import 'core-js/es6/reflect';
// see issue
// import 'core-js/es6/promise';

import 'core-js/es7/reflect';

if (process.env.ENV === 'production') {
    // Production
} else {
    // Development
    Error['stackTraceLimit'] = Infinity;

The ‘vendor.ts’ file defining what will go into the ‘vendor’ (=angular) package.

import '@angular/platform-browser';
import '@angular/platform-browser-dynamic';
import '@angular/core';
import '@angular/common';
import '@angular/http';
import '@angular/router';
import '@angular/forms';
// RxJS
import 'rxjs';

Note that both files are in the config folder because they are there only to define the contents of our two DLLs. We can now build our DLL using npm by calling ‘npm run build:dll’ (see above for what this npm script does).

So, we’ve just build out DLLs (i.e. libraries) for polyfills and the angular runtime. You’ll find the compilations results in the dist/ folder.

Using the DLLs in an Angular2 app

Next, we’ll use our newly created DLLs in a client app (for example the one in the src folder). Again, we’ll use a special webpack.config file to build our app while using the DLLs:

var webpack = require('webpack');
var HtmlWebpackPlugin = require('html-webpack-plugin');
var AddAssetHtmlPlugin = require('add-asset-html-webpack-plugin');
var helpers = require('./helpers');

module.exports = {
    entry: [

    output: {
        path: helpers.root('dist'),
        publicPath: 'http://localhost:8080/',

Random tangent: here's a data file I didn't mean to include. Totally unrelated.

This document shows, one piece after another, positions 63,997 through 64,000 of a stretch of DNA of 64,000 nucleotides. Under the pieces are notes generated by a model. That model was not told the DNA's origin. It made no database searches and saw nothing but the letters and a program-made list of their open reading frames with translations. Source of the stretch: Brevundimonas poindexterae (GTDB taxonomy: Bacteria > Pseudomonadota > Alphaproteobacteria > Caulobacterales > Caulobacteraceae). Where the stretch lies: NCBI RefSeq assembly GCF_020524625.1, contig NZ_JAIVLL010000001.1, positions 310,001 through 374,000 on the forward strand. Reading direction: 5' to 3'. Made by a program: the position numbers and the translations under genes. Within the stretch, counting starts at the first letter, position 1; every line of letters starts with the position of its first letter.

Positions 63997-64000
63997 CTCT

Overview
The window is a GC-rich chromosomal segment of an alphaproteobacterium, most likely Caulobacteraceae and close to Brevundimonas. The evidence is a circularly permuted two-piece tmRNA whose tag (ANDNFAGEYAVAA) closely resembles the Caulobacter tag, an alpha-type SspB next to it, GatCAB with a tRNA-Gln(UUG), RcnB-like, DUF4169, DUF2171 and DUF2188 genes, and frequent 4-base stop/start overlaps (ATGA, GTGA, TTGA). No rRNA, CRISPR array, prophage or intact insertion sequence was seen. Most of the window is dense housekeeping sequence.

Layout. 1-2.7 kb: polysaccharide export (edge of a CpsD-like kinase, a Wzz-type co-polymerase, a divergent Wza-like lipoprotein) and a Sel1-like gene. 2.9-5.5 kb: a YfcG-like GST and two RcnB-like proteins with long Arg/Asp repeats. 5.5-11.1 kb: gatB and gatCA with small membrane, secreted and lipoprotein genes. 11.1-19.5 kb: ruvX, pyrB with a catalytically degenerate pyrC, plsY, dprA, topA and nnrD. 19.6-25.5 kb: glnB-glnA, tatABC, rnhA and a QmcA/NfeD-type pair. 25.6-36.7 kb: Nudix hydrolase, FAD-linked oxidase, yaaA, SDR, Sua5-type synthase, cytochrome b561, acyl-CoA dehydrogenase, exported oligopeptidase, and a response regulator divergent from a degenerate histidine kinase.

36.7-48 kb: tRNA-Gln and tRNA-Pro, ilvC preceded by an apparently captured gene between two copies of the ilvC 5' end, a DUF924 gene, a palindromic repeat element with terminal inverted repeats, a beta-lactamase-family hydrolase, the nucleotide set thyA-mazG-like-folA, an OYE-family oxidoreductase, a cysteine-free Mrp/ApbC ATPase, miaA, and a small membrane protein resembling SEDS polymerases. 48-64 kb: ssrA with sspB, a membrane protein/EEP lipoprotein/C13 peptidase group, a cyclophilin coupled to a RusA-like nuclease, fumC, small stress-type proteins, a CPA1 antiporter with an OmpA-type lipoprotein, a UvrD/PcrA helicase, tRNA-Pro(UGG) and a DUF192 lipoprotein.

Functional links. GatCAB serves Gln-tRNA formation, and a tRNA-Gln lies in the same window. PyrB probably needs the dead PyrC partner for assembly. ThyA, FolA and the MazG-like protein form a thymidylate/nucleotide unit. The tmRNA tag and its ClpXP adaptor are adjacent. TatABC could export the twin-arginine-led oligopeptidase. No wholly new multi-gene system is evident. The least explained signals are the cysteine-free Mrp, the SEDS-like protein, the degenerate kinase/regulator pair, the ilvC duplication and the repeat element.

filename: 'bundle.js'
    resolve: {
        // resolve module file requests by looking for explicit extensions
        // or look for matching files with .js or .ts extensions
        extensions: ['*', '.js', '.ts']
    module: {
        loaders: [
                test: /\.ts$/,
                loaders: ['awesome-typescript-loader', '@angularclass/hmr-loader', 'angular2-template-loader'],
                test: /\.html$/,
                loader: 'raw-loader'
            // handle component-scoped styles specified with styleUrls
                test: /\.css$/,
                include: helpers.root('src'),
                loader: 'raw-loader'

    plugins: [
        new webpack.DllReferencePlugin({
            context: '.',
            manifest: require(helpers.root('dist', 'vendor-manifest.json'))
        new webpack.DllReferencePlugin({
            context: '.',
            manifest: require(helpers.root('dist', 'polyfills-manifest.json'))
        new HtmlWebpackPlugin({
            template: 'src/index.html',
            filename: 'index.html'
        new AddAssetHtmlPlugin([
            { filepath: 'dist/polyfills.dll.js', includeSourcemap: false },
            { filepath: 'dist/vendor.dll.js', includeSourcemap: false }

    devServer: {
        host: '',
        port: 8080

Note lines 54-61 where we use a complementary webpack plugin, the DLLReferencePlugin to use the DLL (more specific: the DLL manifest files) to reference the DLLs we built previously.